The turbine wheel is the component of the turbocharger that is subjected to most stress. Here, too, temperatures reach up to 1,050°C, and the purely mechanical forces place the component under extreme stress. These turbine wheels are generally melted from high-strength nickel base alloys. The entire process, from melting to casting, takes place in a vacuum.
The connection of the bearing housing to the turbine housing has the greatest influence on the overall life span of the exhaust gas turbocharger. The largest temperature gradient occurs here. The water cooling requires new development in this area, too, due to the higher exhaust gas temperatures, as the amount of heat that needs to be dissipated is significantly higher. The bearing housing itself is usually made of gray cast iron and cast using the sand casting method. High productivity and little rework must be ensured when producing the cast parts. The cores are produced using different organic core manufacturing methods in this case, too. The mold consists of bentonite-bonded mold material.
We meet the highest requirements in engine casting, the products sold by ASK Chemicals are also modified and adapted to the special base materials and raw materials that predominate in the foundries of the individual countries. The products are consistently aligned to the suitability for application and daily use in the respective country in close cooperation with the foundries.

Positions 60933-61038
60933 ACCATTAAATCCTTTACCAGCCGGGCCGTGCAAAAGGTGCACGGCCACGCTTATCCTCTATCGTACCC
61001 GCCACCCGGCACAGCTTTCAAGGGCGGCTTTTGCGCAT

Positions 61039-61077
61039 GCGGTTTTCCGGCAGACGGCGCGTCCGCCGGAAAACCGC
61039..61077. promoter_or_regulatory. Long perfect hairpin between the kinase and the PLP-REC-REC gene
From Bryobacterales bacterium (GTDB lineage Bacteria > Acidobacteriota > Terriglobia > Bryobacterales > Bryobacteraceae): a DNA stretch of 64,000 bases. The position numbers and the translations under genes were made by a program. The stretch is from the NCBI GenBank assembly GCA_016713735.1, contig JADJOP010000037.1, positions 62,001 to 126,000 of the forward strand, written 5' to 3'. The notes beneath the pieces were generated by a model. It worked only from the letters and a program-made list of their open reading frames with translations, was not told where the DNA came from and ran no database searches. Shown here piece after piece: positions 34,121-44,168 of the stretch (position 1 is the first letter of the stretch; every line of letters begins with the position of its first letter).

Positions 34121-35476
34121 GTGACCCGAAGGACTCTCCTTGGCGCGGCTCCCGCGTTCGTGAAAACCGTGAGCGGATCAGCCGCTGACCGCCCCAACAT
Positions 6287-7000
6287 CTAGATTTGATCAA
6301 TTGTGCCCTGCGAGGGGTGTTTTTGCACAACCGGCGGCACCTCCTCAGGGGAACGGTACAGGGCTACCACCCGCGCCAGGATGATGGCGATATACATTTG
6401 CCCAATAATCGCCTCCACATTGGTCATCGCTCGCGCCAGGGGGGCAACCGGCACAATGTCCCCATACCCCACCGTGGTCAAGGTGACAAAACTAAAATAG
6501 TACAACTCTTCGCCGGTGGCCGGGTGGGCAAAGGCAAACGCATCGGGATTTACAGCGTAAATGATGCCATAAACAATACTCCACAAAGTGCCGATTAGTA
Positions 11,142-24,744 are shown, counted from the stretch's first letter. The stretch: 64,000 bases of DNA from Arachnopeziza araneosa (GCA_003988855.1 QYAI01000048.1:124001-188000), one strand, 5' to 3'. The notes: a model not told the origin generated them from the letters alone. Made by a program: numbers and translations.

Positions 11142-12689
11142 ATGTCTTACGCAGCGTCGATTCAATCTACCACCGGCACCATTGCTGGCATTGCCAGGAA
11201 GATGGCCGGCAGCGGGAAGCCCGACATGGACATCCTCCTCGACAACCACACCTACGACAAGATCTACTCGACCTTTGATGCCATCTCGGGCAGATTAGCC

Casting simulation, used by ASK Chemicals Design Services Group, is a tool for simulating different physical processes that take place in the mold during casting. This refers mainly to the three processes of mold filling, solidification and the formation of stress during cooling. The purpose of simulating these physical processes is to examine the casting and solidification processes quickly and efficiently, to prevent shrink holes and microporosity, to minimize residual stress and distortion, and to reduce the number of prototypes and test castings. ASK Chemicals Design Services Group uses this tool consistently to draw conclusions for further steps in the development from the results together with the customers. The goal of every project is to achieve a casting quality that corresponds to the requirements of the specification. Proceeding in collaboration can yield significant synergy effects that range from mold and core production and melting operation to inoculation, casting, mold filling and filtering. Suggestions for improving the entire production process are developed and implemented in collaboration. Ultimately, this means that production- or cast part-specific products are available.